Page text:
[rescue] SATA on SPARC systems

Mike Spooner mike.spooner.ux at gmail.com
Mon Oct 9 14:29:48 CDT 2017

> ----------------------------------------------------------------------
> Message: 1
> Date: Sun, 8 Oct 2017 22:07:37 -0500
> From: Jerry Kemp <sun.mail.list47 at oryx.us>
> To: The Rescue List <rescue at sunhelp.org>
> Subject: [rescue] SATA on SPARC systems ::WAS:::::Re: Saved this Ultra
>         10 from Central Mich U Surplus Sale
> Message-ID: <0d45b63c-7393-96f6-bade-b42c3c852b7e at oryx.us>
> Content-Type: text/plain; charset=utf-8; format=flowed
> I have them on my personal archive.
> Not that I have spent a significant sum, but I have purchased several SATA
> controllers, and have not had luck yet on SPARC base systems.
> I'm up for another round of this if everyone else is.
> If someone has a HDD controller in their SPARC system, with SATA drives
> *successfully* hanging off of it, please share.
> Jerry

Forgive this rather long post, but SATA-with-SPARC and the Ultra-10 in
general are worthy of it!

Since 2013, I have been using a SUperSSpeed S301 SLC SATA drive as the
primary drive in my 1993 SPARCstation-10 (!), via
an ACARD ARS-2160S SATA-to-68pin-Ultra160-SCSI adaptor drive-size box, in
turn via an Antares Microsystems 20-050-0061
single-ended Wide-Ultra-SCSI SBus card, all mounted internally without any
case mods needed.

This is *waaay* faster than even 68-pin Wide-Fast-SCSI rotating rust HDDs
attached to a SunSwift SBus card. This is in spite of
the fact that the SS10 (180MHz CPUs on 40 MHz mainbus with 20 MHz SBus)
cannot drive the SSD disk at anywhere near it's maximum
I/O rate... it is still vastly better than an HDD.

Although there several makes of SATA-SCSI adaptor, due caution is needed.
Addonics made a truly awful one, couldn't get much better than 600Kb/s
and 75 IOPS through it, even with an SSD, which rendered it a rather
pointless item - my 1996 direct-attach SCSI HDDs (Quantum LPS525S) can do

There are also several models from ACARD, all are either pretty good or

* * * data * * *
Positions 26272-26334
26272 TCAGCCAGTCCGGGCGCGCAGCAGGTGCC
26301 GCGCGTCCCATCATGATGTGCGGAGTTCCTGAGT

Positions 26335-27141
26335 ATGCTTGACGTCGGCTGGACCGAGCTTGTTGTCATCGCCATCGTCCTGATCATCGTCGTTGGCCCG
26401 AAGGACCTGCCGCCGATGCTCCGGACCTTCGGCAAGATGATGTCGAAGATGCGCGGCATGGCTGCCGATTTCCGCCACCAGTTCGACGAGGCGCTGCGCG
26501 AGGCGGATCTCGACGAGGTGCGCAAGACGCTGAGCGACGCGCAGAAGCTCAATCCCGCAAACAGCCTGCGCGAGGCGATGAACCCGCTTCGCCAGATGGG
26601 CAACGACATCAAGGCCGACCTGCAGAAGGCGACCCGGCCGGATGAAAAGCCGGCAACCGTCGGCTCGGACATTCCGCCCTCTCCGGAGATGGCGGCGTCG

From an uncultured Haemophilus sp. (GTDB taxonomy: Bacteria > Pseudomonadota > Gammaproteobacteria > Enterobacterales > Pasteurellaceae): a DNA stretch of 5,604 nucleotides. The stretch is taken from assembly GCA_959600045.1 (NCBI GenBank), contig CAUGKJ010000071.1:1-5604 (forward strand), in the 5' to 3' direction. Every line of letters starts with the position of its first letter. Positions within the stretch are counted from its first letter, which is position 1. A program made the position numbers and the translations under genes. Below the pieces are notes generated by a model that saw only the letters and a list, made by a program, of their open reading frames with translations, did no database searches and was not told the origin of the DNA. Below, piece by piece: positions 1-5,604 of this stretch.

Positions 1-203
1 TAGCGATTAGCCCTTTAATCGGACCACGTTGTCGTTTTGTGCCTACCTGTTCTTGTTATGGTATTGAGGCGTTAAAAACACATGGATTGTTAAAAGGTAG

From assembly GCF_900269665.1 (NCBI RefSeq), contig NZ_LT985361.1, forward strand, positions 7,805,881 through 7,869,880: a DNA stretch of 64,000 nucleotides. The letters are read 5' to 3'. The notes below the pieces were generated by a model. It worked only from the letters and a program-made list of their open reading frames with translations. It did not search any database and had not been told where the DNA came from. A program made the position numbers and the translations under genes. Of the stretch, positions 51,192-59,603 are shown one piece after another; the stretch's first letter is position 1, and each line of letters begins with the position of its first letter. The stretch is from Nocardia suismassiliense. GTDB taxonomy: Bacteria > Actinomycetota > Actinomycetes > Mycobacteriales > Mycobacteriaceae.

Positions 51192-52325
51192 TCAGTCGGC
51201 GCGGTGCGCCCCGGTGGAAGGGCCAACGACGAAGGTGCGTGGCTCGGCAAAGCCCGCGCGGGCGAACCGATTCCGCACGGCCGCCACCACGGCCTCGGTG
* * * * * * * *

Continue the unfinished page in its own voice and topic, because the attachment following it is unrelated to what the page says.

*very* good. The ARS-2160 and ARS-3120 adaptors are handy because they are
compatible with both LVD SCSI and Single-Ended SCSI, which gives extra
flexibility when choosing the SCSI HBA card you'll need.

Only thing to watch out for is to get the right connector-variant: the
ARS-2130S and ARS-2160H use 80-pin SCA SCSI connectors, whereas the
ARS-3120 (no "S")
and ARS-2160 (no "H") have 68-pin SCSI connectors - which is most likely
what you would want for internal drives/cables in an Ultra-10 etc.

Downside is that these adaptors are not cheap (although compared to HDD
prices way back in 1993, they are!).


You might be able to grovel some up on ebay or Amazon a little bit cheaper.

At the risk of teaching my grandmother to suck eggs, you would want a
"Sun-bootable" SCSI card to go with it - one with OpenBOOT Forth ROM chip,
rather than a PC-BIOS ROM chip. Several "PC" SCSI PCI cards will work, but
only for secondary storage, not to boot the system. If you are going to
get a Sun-branded SCSI card, make sure it is LVD-SCSI or Single-ended SCSI:
HVD SCSI is not supported by the adaptors and will damage them.

One thing to watch for when doing this in a Sun SPARC system, the Solaris
"poweroff" command doesn't explicitly flush SCSI device buffers, so will
cause filesystem corruption. For my SS10, I wrote a small C program that
issues "SCSI flush device buffer" commands, and edited the /etc/rc5 script
to invoke it
as the last thing it does before "init" cuts the power - and then remember
to use "init 5" to power-off the system rather than "poweroff". Using "init
0" then manually
flipping the power-switch is also OK, "init 0" *does* issue an explicit
"SCSI flush device buffer" command to SCSI disks.
The alternative to this all this malarkey would be to use an SSD with a

For the Ultra-10, there is also a rather complex graphics situation (two
differently-behaving versions of the on-board ATI Rage chipset, depending
on motherboard revision -
the original ones cannot do simultaneous 8-bit and 24-bit colour so can
result in colour-flashing; and some users maintain that the on-board
graphics performance is usable
but just barely).  Long and short of it is that getting either a (vertical)
Sun Creator UPA graphics card or a Raptor-GFX8P PCI graphics card (Solaris
2.6 and later have built-in
drivers for those) is a much better bet. In principle you could even put a
single-board UPA Elite-3D card in there, but that might be going a bit too

Finally, if anyone wants to take my spare 440MHz Ultra-5/10 CPU (with 2Mb
L2 cache) off my hands, drop me a line. It reliably long-term overclocks to
472MHz with just a couple of OBP commands.

Mike Spooner

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